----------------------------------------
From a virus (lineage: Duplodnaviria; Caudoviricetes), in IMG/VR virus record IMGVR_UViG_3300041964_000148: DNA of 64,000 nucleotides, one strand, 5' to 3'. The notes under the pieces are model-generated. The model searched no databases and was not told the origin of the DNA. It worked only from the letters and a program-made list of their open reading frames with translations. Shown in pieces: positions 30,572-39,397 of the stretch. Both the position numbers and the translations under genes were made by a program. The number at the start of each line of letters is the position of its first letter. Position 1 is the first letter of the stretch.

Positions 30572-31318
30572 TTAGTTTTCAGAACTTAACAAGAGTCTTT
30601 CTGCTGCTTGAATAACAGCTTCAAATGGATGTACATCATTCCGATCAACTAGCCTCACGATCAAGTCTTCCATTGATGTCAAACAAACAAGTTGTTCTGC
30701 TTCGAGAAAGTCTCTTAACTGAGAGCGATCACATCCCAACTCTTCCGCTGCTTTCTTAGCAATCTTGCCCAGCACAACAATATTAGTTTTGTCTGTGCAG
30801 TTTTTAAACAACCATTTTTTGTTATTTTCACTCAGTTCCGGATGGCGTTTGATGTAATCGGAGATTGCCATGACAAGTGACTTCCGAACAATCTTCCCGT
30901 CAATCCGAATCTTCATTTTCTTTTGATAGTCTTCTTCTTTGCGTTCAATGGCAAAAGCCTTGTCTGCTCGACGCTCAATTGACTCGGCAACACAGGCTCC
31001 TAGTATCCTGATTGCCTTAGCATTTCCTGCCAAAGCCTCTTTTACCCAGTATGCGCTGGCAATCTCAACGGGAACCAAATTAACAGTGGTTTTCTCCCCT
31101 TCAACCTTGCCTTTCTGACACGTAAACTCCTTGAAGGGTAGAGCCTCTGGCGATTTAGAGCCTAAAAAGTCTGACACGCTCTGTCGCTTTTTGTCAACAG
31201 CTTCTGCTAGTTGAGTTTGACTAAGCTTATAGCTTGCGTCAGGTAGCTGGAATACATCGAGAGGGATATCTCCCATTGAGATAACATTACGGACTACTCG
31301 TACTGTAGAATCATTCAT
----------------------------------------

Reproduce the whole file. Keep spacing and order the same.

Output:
From a virus (lineage: Duplodnaviria; Caudoviricetes), in IMG/VR virus record IMGVR_UViG_3300041964_000148: DNA of 64,000 nucleotides, one strand, 5' to 3'. The notes under the pieces are model-generated. The model searched no databases and was not told the origin of the DNA. It worked only from the letters and a program-made list of their open reading frames with translations. Shown in pieces: positions 30,572-39,397 of the stretch. Both the position numbers and the translations under genes were made by a program. The number at the start of each line of letters is the position of its first letter. Position 1 is the first letter of the stretch.

Positions 30572-31318
30572 TTAGTTTTCAGAACTTAACAAGAGTCTTT
30601 CTGCTGCTTGAATAACAGCTTCAAATGGATGTACATCATTCCGATCAACTAGCCTCACGATCAAGTCTTCCATTGATGTCAAACAAACAAGTTGTTCTGC
30701 TTCGAGAAAGTCTCTTAACTGAGAGCGATCACATCCCAACTCTTCCGCTGCTTTCTTAGCAATCTTGCCCAGCACAACAATATTAGTTTTGTCTGTGCAG
30801 TTTTTAAACAACCATTTTTTGTTATTTTCACTCAGTTCCGGATGGCGTTTGATGTAATCGGAGATTGCCATGACAAGTGACTTCCGAACAATCTTCCCGT
30901 CAATCCGAATCTTCATTTTCTTTTGATAGTCTTCTTCTTTGCGTTCAATGGCAAAAGCCTTGTCTGCTCGACGCTCAATTGACTCGGCAACACAGGCTCC
31001 TAGTATCCTGATTGCCTTAGCATTTCCTGCCAAAGCCTCTTTTACCCAGTATGCGCTGGCAATCTCAACGGGAACCAAATTAACAGTGGTTTTCTCCCCT
31101 TCAACCTTGCCTTTCTGACACGTAAACTCCTTGAAGGGTAGAGCCTCTGGCGATTTAGAGCCTAAAAAGTCTGACACGCTCTGTCGCTTTTTGTCAACAG
31201 CTTCTGCTAGTTGAGTTTGACTAAGCTTATAGCTTGCGTCAGGTAGCTGGAATACATCGAGAGGGATATCTCCCATTGAGATAACATTACGGACTACTCG
31301 TACTGTAGAATCATTCAT